Raise you hand if you’ve experienced: drive-by shootings in your neighborhood, or simply driving home and having gun shots go through your car windshield, had a car stolen, had someone try to kick your front door in during the middle of the night, had a known mentally unstable stalker break into your house (luckily you were not on schedule, so not there or returning as expected, have the same deranged stalker call continually using spoofed phone numbers threatening to kill – sending pictures of his newest gun despite restraining orders (waving that paper in front of someone like that thinking it will stop him is really madness), having police say “Oh, yes, we are supposed to pick up his gun in this state if there’s restraining orders, but we’re busy”, realized this stalking/ violence is not unique and end up working to help victims of domestic violence and stalking to understand and work the system to get what protection they can. And in addition have a family member in the extended family that is certifiably paranoid schizophrenic and has been through several commitments- and is drugged into submission and the family hopes he doesn’t develop tolerance to the drugs because they keep letting him out saying he’s OK on drugs…which he ends up not wanting to take and can be insanely violent…and there’s not enough mental health beds in hospital/treatment centers for sudden crisis situation – even if danger is imminent.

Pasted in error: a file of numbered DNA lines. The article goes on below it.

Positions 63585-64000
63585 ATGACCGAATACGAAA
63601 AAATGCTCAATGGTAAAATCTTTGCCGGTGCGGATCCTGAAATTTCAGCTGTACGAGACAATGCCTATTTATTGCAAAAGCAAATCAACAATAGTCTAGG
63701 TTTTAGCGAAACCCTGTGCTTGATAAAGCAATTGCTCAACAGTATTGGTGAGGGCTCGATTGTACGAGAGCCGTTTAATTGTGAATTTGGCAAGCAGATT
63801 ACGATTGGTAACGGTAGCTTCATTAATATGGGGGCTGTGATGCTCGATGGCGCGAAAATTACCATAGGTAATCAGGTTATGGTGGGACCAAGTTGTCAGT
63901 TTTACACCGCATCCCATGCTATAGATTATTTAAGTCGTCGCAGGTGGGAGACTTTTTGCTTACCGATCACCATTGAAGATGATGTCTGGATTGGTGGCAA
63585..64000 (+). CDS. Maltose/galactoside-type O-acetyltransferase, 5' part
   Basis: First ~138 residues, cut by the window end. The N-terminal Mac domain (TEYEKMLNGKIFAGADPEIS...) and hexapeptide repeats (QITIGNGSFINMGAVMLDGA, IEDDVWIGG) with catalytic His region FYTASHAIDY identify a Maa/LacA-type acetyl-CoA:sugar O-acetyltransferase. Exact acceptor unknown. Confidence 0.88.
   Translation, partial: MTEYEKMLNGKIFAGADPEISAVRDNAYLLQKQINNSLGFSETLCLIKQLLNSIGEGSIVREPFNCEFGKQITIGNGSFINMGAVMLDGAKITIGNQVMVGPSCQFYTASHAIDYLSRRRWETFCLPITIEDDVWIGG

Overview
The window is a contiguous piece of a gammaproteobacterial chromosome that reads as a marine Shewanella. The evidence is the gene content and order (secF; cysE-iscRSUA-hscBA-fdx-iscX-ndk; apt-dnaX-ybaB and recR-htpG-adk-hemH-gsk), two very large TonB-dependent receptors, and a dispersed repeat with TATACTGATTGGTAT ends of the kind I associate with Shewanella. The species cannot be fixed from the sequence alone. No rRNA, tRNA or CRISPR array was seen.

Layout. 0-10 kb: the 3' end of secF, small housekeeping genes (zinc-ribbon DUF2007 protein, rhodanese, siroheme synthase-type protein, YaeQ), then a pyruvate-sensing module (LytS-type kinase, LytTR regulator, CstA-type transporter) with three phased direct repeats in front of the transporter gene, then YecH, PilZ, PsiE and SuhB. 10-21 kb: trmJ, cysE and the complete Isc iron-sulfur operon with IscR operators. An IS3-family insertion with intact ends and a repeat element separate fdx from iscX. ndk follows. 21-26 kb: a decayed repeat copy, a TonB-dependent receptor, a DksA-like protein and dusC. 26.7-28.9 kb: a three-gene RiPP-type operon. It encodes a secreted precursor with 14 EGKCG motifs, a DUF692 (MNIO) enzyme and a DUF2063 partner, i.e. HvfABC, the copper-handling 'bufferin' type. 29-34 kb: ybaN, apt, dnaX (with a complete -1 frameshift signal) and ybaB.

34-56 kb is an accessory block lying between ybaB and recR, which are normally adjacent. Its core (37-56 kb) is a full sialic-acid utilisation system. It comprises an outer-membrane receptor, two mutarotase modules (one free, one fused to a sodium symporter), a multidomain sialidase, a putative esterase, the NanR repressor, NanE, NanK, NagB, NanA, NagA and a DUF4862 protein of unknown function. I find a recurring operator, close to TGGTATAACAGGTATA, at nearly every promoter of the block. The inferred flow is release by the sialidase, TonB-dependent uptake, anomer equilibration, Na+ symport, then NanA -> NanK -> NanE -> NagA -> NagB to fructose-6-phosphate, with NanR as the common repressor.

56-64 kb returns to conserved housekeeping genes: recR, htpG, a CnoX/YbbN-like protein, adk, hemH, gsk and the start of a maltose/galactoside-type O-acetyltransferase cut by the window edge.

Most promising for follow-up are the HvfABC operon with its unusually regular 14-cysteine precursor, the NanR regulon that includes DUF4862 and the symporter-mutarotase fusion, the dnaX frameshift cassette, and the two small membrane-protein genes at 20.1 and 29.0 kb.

Hands anyone? Mine is up – on every one of those. Yours?
    Violence and explosive anger is part of the human condition – thinly controlled at times.
    Many self righteous/naïve/overly protected individuals endlessly criticize gun owners and the way violent people are handled. And there’s a whole lot of “I know better than you how things work.”
    People who haven’t experienced violence do not understand that “being nice” and “talking kindly, being sensitive, explaining, and showing compassion” doesn’t always work.